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Vic Mensa (foreground) from song video “We Could Be Free”
Photo Credit: Rolling Stone


In keeping with my end-of-year tradition, I feature a song on my Poetry Corner December 2018. During this year of growing division in the USA, the hip hop song “We Could Be Free” by Vic Mensa captured my attention. It’s the thirteenth track on Mensa’s first, full-length, studio album, The Autobiography, released on July 28, 2017.

An American rapper, singer, and songwriter, Vic Mensa was born Victor Kwesi Mensah on June 6, 1993, in Chicago, Illinois. He grew up in the good part of the Hyde Park neighborhood within a sheltered home with two parents, both educators. His white American mother and Ghanaian father, an economics professor at the University of Chicago, wanted their son to go to college. But the young Vic dreamed of becoming a rock star.

With adolescence came exposure to the real world outside of Vic’s gated community. In “Memories on 47th Street,” the biracial Mensa raps of his loss of innocence and the beginning of his drug use.

At age 12 I learned the difference between white and black
Police pulled me off of my bike, I landed on my back
Back to reality, oops, a victim of gravity
Where they pull you down and keep you there
Dependin’ on how you keep your hair

“I started to realize that America and the world were categorizing me as being black and all the stigmas attached to that, which would take a lifetime to unpack,” Mensa says in an interview with the Chicago Tribune.

Mensa concludes in “Memories on 47th Street:”

In a land of desperation we often turn to self-medication as a coping mechanism
Some make a living as hood pharmacists while some just inhale to remove them from hell
I watched from the window of a gated community until I grew old enough
There was no immunity from allure of the life

CD Cover: The Autobiography as Told by Vic Mensa
Photo Credit: Roc Nation


At sixteen years of age, Mensa and his jazz-musician, high school friends formed the indie-rock band, Kids These Days, achieving success on the local, open-mic circuit. After the group fell apart in 2013, Mensa rose to international fame as a solo rapper. But such early success led to what he calls a “vortex of abuse.”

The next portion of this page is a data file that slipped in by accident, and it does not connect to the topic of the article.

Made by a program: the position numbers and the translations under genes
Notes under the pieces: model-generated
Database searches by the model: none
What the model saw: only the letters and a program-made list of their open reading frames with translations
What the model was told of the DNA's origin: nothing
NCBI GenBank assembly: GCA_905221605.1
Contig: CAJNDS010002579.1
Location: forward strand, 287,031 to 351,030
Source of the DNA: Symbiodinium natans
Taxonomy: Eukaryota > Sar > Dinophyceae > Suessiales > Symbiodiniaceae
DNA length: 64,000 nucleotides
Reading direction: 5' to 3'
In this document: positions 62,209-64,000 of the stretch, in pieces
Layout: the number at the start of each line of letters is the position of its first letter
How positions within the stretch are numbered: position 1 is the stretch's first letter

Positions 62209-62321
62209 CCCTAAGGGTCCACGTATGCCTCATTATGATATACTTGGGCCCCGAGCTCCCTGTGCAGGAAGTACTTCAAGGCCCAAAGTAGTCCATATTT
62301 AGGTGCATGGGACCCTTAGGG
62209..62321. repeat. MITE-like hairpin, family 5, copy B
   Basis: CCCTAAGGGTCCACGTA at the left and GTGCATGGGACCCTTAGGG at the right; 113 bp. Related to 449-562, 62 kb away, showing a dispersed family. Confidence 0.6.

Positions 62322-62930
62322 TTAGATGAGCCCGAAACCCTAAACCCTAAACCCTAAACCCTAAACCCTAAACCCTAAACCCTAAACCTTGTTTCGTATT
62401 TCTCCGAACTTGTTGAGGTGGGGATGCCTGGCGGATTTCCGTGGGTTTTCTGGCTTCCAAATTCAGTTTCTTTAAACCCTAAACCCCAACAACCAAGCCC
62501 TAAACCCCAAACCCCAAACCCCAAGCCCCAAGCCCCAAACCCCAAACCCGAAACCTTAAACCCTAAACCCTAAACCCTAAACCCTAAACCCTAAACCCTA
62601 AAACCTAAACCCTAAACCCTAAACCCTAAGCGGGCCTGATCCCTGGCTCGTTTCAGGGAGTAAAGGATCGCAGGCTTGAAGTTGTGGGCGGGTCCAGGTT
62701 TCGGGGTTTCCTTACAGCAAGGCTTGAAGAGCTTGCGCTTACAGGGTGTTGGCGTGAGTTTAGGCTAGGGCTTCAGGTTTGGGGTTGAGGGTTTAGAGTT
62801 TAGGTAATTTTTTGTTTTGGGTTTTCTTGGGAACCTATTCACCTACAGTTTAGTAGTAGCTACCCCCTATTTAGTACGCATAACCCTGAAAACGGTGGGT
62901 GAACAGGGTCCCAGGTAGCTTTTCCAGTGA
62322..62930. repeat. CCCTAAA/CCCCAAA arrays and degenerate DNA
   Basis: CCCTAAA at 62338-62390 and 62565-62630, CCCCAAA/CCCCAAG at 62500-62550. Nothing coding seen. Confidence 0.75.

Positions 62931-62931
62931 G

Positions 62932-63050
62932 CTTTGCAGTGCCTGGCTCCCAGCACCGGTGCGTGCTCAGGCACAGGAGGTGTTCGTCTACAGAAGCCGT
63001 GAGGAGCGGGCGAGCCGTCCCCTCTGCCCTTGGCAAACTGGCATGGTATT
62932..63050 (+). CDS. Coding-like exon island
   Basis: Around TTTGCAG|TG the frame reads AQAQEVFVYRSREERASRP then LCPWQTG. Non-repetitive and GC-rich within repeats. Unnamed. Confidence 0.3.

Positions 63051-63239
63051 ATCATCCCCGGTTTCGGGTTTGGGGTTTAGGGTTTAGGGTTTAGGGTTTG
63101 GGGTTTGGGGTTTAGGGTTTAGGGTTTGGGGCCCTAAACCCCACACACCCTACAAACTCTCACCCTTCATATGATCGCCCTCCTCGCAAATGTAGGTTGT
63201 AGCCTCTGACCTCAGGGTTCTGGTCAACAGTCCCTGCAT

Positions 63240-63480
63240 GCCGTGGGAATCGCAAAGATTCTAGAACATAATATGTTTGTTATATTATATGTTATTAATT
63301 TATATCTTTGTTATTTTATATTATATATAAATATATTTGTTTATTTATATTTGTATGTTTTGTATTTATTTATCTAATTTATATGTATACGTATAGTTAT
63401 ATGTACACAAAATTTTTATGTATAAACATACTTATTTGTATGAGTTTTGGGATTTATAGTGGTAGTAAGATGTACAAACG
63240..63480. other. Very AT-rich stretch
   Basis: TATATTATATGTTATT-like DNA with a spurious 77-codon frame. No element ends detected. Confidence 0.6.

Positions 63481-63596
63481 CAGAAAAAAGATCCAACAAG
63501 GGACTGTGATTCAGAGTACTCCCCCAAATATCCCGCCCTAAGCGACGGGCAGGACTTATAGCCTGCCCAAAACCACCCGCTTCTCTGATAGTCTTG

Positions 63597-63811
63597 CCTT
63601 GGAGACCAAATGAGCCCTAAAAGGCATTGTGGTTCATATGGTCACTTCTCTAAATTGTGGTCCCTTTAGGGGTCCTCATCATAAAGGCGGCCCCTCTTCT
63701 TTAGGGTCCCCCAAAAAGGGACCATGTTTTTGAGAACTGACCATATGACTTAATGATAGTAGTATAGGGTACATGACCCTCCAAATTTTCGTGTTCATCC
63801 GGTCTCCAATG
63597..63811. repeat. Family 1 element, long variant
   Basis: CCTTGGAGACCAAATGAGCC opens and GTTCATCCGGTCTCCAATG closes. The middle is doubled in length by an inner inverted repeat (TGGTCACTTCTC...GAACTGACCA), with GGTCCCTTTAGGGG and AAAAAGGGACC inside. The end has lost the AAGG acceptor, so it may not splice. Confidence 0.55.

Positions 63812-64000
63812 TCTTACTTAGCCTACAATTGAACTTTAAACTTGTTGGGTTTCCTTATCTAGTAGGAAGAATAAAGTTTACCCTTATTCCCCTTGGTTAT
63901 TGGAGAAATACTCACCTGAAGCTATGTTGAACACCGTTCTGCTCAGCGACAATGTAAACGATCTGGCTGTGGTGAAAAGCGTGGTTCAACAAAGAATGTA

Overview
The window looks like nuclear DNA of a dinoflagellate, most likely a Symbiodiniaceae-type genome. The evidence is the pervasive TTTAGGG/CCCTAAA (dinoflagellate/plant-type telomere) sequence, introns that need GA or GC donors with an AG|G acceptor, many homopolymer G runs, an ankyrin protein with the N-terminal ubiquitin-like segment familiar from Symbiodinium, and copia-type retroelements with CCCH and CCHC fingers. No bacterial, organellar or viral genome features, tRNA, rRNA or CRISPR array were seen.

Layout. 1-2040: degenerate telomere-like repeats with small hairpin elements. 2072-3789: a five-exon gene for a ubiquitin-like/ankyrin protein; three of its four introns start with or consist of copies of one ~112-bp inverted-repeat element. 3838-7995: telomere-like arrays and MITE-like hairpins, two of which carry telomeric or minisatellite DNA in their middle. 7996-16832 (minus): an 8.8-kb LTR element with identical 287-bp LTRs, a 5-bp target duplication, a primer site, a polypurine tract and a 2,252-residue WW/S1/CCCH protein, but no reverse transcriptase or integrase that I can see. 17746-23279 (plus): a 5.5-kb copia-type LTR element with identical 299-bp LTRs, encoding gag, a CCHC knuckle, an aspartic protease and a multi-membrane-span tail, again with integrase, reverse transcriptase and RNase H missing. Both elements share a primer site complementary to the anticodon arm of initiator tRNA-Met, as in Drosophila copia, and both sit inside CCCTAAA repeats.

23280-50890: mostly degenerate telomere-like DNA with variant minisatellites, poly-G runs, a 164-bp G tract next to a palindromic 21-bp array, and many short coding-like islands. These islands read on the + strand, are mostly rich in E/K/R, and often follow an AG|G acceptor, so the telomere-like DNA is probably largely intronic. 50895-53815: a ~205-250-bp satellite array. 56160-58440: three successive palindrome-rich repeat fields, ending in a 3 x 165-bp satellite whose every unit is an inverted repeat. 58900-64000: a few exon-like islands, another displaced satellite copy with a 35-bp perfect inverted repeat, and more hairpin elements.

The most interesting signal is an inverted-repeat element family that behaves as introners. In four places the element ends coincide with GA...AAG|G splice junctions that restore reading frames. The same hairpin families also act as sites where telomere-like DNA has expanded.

In “Wings,” Mensa rages about his self-hatred, self-destructive behavior, and struggle to free himself from drug addiction.

I’d probably be a vegetable if not for medical attention
My self destructive habits have me itching like Tyrone Biggums
In the cyclone of my own addiction
The voices in my head keep talking, I don’t wanna listen
“You’ll never be good enough, nigga, you never was
Nobody fucking needs you, you should just jump off the bridge
You hurt everyone around you, you impossible to love
I don’t want you to live, I wish you were fucking dead
I wish you were never born, we would all be better for it
I don’t love you, I don’t like you…

When Billboard’s Megan Armstrong asked why he thought drugs were so prevalent as a coping mechanism, Mensa responded:

“Well, what other coping mechanism is presented to us? I have a lot of personal experience bouncing around between psychiatrists and therapists and being fed pills, while at the same time being told that if I don’t stop doing drugs, I’m gonna ruin my life. They act like what they’re giving us is not drugs. You can go into a psychiatrist sometimes and just feel that this person’s only role and their only desire is to write you a prescription, get a check and send you out the door.”

The featured song, “We Could Be Free,” reflects Mensa’s rebirth after years spent in Hell. The opening refrain sends a powerful message for love and unity during a period of growing division among Americans, one built on fear and hate of the other.

We could be free
If we only knew we were slaves to the pains of each other
One thing I believe I can learn
To see my enemy as my brother
Then we could be free, truly
Then love could wash away all the sorrows
I’m not afraid to bleed
If it means, we’ll make a better today not tomorrow

When asked about the two opening verses (emphasis mine) during his radio interview on Breakfast Club Power, Mensa said:

“There’s a lot of people in pain and they’re dealing with it through opioids and other drugs. We’re also taking out our pain on other people. We’re being directed by the powers that be to look at our neighbors to the south, Mexico, across the ocean in the Middle East, and Muslims as the reason of our suffering. It’s a lie. I made that song to give a different vision for the future that’s not so hateful, because I feel that we’re so much more alike than we’re different…” 

In the second stanza of “We Could Be Free,” Mensa questions the oppression of blacks in America that takes the lives of young black men. 

I don’t wanna wait for the afterlife
I don’t wanna vigil by candle light
I don’t wanna be the new sacrifice
I don’t wanna turn into a poltergeist
Be a ghost at night full of broken dreams
Mama cryin’ at a open casket
Cold as ice in a suit, three piece
All dressed up for Sunday masses
Pastor say, “put faith in God”
But faith alone can’t make things right
Who the fuck is you to patronize
Somebody son who daddy died?
Why they flood Baton Rouge?
Why the city singing Alton’s blues?
Why, why, why, why?

Sometimes I wake up and I look up in the sky
Asking why I survived all the days that I could have died
Who am I in my place
To contemplate suicide?
In those times I try to remember


Only love [can] make my enemy my brother, Mensa reminds us in the closing verse.

To get there, we have to see beyond the lies that separate us. When that day comes, we will indeed be set free—freed from the capitalist system that enslaves humankind.

To read the complete lyrics of the featured song and learn more about Vic Mensa and his work, go to my Poetry Corner December 2018.

Excerpts from songs quoted are from Vic Mensa’s album, The Autobiography.